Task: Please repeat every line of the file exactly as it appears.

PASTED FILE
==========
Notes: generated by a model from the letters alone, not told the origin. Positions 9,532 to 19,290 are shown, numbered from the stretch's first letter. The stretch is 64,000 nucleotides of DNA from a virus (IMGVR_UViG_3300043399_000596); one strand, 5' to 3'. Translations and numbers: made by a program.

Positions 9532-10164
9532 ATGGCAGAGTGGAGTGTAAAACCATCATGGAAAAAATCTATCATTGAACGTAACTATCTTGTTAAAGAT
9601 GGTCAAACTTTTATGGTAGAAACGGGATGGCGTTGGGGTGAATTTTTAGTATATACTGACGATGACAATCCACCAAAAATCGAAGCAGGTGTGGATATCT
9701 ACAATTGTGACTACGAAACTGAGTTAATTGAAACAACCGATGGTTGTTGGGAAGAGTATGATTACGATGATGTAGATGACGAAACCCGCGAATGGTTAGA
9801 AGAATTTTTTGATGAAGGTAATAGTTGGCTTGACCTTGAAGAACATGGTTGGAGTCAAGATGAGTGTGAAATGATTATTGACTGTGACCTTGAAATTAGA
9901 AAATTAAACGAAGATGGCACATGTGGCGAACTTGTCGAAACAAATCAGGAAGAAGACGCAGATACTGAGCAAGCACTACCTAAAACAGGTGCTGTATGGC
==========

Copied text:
Notes: generated by a model from the letters alone, not told the origin. Positions 9,532 to 19,290 are shown, numbered from the stretch's first letter. The stretch is 64,000 nucleotides of DNA from a virus (IMGVR_UViG_3300043399_000596); one strand, 5' to 3'. Translations and numbers: made by a program.

Positions 9532-10164
9532 ATGGCAGAGTGGAGTGTAAAACCATCATGGAAAAAATCTATCATTGAACGTAACTATCTTGTTAAAGAT
9601 GGTCAAACTTTTATGGTAGAAACGGGATGGCGTTGGGGTGAATTTTTAGTATATACTGACGATGACAATCCACCAAAAATCGAAGCAGGTGTGGATATCT
9701 ACAATTGTGACTACGAAACTGAGTTAATTGAAACAACCGATGGTTGTTGGGAAGAGTATGATTACGATGATGTAGATGACGAAACCCGCGAATGGTTAGA
9801 AGAATTTTTTGATGAAGGTAATAGTTGGCTTGACCTTGAAGAACATGGTTGGAGTCAAGATGAGTGTGAAATGATTATTGACTGTGACCTTGAAATTAGA
9901 AAATTAAACGAAGATGGCACATGTGGCGAACTTGTCGAAACAAATCAGGAAGAAGACGCAGATACTGAGCAAGCACTACCTAAAACAGGTGCTGTATGGC